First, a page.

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Coach Gill proud of O’s achievements, but ready for new challenge with Barnet

PUBLISHED: 15:00 12 December 2018

Leyton Orient coach Pete Gill (far, right) alongside Nick Gearing (inside, right), Ross Embleton (inside, left) and Danny Webb (pic: Simon O'Connor).

Leyton Orient coach Pete Gill (far, right) alongside Nick Gearing (inside, right), Ross Embleton (inside, left) and Danny Webb (pic: Simon O'Connor).

Simon O'Connor Photography

The former professional development phase lead coach at Orient explained why he made the move to the Hive

Exeter City forward Tristan Abrahams (left), previously of Leyton Orient, and Fulham's Calum Chambers (right) battle for the ball at Craven Cottage (pic: Nigel French/PA Images).Exeter City forward Tristan Abrahams (left), previously of Leyton Orient, and Fulham's Calum Chambers (right) battle for the ball at Craven Cottage (pic: Nigel French/PA Images).

Pete Gill’s departure from Leyton Orient was confirmed last week and while it was a tough decision to make, the former youth-team boss felt he received an offer he couldn’t turn down.

The 28-year-old officially left the O’s on November 29 to become academy manager at London and National League rivals Barnet.

Orient assistant Ross Embleton recently revealed Gill’s role at the Bees was a “step up in terms of the level of responsibility” and the ex-professional development phase lead coach in E10 explained why he made the switch.

He admitted: “It was not an easy decision to make. I have made a lot of friends at Leyton Orient and we as an academy have produced some really good results in terms of the players we have developed.

“It was a big decision, but the opportunity, at my age, to become an academy manager at Barnet was something I felt I couldn’t turn down.

“I think it will be a totally different skill set in which I will have to tap into and that is the main reason why I decided to take the role.

“I came to Leyton Orient as an employee and I have ended up loving the club, so it was a real tough decision, but one I felt would progress me in my career and my journey.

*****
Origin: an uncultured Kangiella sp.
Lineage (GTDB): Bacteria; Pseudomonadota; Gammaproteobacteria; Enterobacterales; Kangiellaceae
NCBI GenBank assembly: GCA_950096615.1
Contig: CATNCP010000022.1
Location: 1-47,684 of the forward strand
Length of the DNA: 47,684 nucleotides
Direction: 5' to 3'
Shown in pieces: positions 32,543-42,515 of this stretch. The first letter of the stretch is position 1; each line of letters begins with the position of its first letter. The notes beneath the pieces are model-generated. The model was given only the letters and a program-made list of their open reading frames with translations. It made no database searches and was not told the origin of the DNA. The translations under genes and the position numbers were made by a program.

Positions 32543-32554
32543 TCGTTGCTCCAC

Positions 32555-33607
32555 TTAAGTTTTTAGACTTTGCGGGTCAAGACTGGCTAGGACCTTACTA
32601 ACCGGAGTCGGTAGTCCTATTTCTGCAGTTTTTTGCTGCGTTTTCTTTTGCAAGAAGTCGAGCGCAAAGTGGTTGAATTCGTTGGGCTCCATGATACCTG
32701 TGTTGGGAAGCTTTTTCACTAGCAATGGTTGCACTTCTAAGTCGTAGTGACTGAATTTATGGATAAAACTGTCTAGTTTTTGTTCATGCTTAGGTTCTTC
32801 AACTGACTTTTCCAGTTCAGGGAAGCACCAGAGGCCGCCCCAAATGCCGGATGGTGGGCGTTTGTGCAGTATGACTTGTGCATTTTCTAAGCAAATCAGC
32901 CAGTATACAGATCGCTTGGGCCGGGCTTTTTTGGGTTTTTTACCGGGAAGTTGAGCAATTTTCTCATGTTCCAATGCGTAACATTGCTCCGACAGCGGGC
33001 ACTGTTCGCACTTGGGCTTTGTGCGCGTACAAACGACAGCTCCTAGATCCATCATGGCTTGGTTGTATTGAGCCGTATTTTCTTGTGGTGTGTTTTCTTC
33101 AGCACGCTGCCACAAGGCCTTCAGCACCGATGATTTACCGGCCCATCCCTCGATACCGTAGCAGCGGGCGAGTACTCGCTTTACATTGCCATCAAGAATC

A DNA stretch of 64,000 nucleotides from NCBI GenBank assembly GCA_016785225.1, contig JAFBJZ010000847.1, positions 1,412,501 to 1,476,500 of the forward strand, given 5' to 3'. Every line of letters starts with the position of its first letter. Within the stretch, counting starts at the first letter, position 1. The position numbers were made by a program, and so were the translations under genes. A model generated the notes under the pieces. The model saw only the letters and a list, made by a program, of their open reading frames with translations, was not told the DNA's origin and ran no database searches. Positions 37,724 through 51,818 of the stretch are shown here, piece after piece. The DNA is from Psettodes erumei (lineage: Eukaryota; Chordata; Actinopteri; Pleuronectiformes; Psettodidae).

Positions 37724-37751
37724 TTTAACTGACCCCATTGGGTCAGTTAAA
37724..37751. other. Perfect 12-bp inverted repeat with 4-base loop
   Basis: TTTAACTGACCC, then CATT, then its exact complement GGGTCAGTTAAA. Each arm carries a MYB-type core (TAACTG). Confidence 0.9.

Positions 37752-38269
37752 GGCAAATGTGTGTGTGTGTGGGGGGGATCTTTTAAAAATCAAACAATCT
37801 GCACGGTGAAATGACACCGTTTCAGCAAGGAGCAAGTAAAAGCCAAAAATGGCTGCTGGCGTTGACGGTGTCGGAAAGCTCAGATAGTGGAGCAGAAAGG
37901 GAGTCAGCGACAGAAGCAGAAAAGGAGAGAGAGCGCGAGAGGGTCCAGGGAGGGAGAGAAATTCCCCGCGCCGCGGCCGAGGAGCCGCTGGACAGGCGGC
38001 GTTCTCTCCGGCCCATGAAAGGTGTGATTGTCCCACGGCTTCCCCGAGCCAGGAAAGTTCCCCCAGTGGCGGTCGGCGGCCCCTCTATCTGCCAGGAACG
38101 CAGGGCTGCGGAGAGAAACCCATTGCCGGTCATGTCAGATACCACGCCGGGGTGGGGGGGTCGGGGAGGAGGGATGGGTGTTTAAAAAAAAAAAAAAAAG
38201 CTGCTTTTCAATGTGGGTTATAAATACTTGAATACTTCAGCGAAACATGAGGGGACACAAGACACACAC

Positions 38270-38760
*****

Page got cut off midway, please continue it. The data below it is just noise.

“It was not an easy decision and it was also not easy to say goodbye to all of the players and staff after either – that was tough.”

Gill’s work at Orient is easy to judge given the number of quality players to have come through the club’s academy in recent years.

Leyton Orient coach Pete Gill (far, right) alongside Nick Gearing (inside, right), Ross Embleton (inside, left) and Danny Webb (pic: Simon O'Connor).Leyton Orient coach Pete Gill (far, right) alongside Nick Gearing (inside, right), Ross Embleton (inside, left) and Danny Webb (pic: Simon O'Connor).

In the O’s first-team right now the likes of Josh Koroma, Myles Judd, Dan Happe, Sam Sargeant, Charlie Grainger, Arthur Janata and Ruel Sotiriou have all come through the youth set-up and the majority have worked with Gill.

He also helped develop Steven Alzate, now of Brighton & Hove Albion, Norwich City’s Tristan Abrahams, Sam Dalby, of Leeds United, Charlton Athletic’s Toby Stevenson and Victor Adeboyejo, who is playing for Barnsley.

The aforementioned fivesome all started out in O’s academy and are flourishing elsewhere, which gives Gill great pride and he will now aim to help bring on many of Barnet’s best youngsters.

He will also use the tough times of the 2016/17 campaign, where staff went unpaid for weeks on end and Orient had five different managers in the season, as a positive going forward in his coaching journey.

Gill added: “Some people look at me and say I have only had three-and-a-half years in professional football at an academy.

“But if you look at what we went through and the experiences we had, I am sure I have amassed more experience than some people have done in 10 to 15 years in the game.

“It has all been a great learning curve and there have been some really good times and we have had some outstanding teams and players and we came through some difficult times, which were well publicised, but it has only shaped me better for the future.

“Also it is the same for the players because they came through tough times along with the other staff, so it was a real learning experience for all of us.”

Gill will now impart his knowledge on the next crop of talented youngsters at Barnet.


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